The National Audit Office (NAO) is to review a controversial government training deal with Capita – but has no current plans to also investigate problems with a much larger Capita contract for the supply of temporary staff.
The £250m Civil Service Learning framework managed by Capita came under scrutiny last week when the Independent newspaper revealed claims that some training suppliers had been forced out of business. Cabinet Office minister Francis Maude was quizzed about the deal in the House of Commons and promised an investigation.
The NAO has now responded with plans for a formal review of the contract this spring. “We are currently undertaking a review of the central arrangements for procuring Civil Service training on behalf of all government departments. This work is in response to concerns we have received from a variety of sources,” the NAO said in a statement.
“The purpose of this review is to establish whether the allegations made to us have any validity and to establish the facts. The scope of our review includes examining various aspects of the Civil Service Learning contract, such as: the payment of subcontractors within 30 days; the calculation of the administrative fees; the amount of training that goes out to open competition; and any non-compete clauses within the contract.”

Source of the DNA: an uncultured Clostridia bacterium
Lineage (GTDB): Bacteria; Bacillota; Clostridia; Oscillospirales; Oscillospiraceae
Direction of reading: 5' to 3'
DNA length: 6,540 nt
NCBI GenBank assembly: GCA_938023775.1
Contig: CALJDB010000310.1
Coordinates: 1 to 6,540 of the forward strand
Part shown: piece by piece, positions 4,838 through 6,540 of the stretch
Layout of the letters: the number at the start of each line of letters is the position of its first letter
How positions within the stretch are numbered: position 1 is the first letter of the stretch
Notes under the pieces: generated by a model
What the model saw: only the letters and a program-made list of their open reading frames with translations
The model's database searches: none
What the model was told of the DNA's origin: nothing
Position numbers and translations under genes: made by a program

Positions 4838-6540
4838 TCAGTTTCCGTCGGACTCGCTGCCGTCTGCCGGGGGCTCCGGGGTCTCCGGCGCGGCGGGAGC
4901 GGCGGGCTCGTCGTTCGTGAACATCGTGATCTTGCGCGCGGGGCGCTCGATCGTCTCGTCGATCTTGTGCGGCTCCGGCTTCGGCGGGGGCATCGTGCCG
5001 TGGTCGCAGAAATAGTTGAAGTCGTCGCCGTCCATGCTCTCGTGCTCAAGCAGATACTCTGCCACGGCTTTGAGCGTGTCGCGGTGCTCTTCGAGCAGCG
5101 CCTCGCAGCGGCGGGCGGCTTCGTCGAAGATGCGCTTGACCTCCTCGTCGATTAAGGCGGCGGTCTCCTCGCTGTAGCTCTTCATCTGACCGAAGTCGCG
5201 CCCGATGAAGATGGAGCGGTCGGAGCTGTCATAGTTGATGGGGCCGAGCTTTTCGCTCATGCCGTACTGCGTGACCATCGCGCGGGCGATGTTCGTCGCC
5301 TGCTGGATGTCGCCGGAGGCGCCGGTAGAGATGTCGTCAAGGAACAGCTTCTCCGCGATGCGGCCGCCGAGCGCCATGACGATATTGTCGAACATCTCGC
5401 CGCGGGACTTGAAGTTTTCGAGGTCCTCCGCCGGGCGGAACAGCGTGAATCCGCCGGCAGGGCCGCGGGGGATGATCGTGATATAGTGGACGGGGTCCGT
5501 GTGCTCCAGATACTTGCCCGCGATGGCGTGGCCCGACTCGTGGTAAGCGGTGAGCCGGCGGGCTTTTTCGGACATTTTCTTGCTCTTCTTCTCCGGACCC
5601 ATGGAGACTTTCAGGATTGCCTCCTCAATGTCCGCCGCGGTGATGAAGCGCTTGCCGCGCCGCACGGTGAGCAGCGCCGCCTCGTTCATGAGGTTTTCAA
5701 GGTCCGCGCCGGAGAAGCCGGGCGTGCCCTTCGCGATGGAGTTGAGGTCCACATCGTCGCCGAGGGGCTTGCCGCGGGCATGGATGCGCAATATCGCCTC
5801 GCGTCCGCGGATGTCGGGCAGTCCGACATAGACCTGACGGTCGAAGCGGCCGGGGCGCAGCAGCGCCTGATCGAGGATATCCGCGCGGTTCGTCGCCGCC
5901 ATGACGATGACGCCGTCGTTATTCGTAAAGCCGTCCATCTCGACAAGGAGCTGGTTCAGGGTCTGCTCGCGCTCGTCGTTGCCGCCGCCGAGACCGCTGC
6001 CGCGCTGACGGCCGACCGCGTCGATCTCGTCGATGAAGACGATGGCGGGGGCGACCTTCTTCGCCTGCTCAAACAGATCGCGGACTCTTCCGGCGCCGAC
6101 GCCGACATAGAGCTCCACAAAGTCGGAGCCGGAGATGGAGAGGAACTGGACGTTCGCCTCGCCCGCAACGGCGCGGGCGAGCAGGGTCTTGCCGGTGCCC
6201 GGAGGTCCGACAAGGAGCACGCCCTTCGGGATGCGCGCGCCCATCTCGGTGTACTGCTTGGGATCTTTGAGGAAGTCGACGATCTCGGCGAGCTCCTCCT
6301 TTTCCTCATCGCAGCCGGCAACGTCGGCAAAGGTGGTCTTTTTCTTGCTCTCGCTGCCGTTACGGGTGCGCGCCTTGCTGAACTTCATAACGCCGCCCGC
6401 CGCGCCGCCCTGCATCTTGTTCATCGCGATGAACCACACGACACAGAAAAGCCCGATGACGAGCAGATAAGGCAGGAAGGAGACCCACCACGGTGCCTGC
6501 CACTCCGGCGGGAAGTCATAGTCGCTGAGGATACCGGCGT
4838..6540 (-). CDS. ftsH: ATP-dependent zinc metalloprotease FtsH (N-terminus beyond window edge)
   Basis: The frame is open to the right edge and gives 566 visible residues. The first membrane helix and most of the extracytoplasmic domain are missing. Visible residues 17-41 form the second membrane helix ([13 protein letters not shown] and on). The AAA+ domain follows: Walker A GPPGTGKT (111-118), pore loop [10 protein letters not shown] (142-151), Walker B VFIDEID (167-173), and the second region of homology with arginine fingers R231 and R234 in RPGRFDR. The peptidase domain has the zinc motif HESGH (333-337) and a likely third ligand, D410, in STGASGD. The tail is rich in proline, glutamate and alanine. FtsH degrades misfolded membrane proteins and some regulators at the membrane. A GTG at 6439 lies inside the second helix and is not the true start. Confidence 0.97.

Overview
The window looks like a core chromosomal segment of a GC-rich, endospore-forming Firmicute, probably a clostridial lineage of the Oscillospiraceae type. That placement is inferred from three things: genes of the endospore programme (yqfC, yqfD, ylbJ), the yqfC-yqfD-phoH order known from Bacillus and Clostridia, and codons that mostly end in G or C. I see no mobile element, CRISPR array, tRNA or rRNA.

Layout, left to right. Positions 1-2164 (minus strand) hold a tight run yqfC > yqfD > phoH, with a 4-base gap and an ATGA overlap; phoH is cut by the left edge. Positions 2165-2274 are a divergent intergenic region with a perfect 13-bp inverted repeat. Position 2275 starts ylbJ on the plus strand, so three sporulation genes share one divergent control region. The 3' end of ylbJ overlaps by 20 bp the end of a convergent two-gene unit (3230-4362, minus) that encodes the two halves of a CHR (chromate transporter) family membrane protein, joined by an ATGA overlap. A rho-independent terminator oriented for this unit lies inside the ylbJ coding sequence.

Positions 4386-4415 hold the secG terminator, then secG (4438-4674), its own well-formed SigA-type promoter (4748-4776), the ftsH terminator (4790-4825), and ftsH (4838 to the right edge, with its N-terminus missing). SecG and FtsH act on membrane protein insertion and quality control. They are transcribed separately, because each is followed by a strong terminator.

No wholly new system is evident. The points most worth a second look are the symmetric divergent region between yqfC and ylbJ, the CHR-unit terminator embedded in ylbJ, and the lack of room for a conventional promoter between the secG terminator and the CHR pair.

This week, Computer Weekly revealed similar allegations made by SME IT services suppliers over a much larger £2.45bn government contract with Capita called Contingent Labour One (CL1). Several SMEs claim to have lost tens of millions of pounds in business after refusing to sign up to the deal, which covers the sourcing of temporary staff across the public sector.
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One supplier claims to have lost more than £20m in revenue and to have been forced to lay off 10 staff. Another firm estimated it has lost out on £12m of sales opportunities, and other SMEs are believed to have missed out on tens of millions of pounds in potential revenue.
The SMEs cite contractual clauses that they say allow Capita to poach staff by banning restrictive covenants; prevent them from competing for business through potentially illegal non-compete terms; and could eliminate them from the market for government temporary staff altogether. Much of their anger is directed at the Crown Commercial Service (CCS), the Cabinet Office agency responsible for all government procurement.
The affected SMEs said they made CCS aware of their concerns about CL1 over a year ago, but CCS has yet to provide a satisfactory response, they claim. Capita said CCS approved all the contractual clauses the SMEs object to.
Despite the similarities between the two deals, the NAO confirmed it has no current plans to extend its review to other Capita deals beyond the Civil Service Learning contract.
IPSE - the Association of Independent Professionals and the Self Employed – welcomed the NAO review.
“The NAO is right to investigate accusations of supply chain bullying and anti-competitiveness in government contracts,” said Andy Chamberlain, deputy director of policy and external affairs at IPSE. “Government should be supporting the UK’s small businesses by making contracts as accessible as possible.”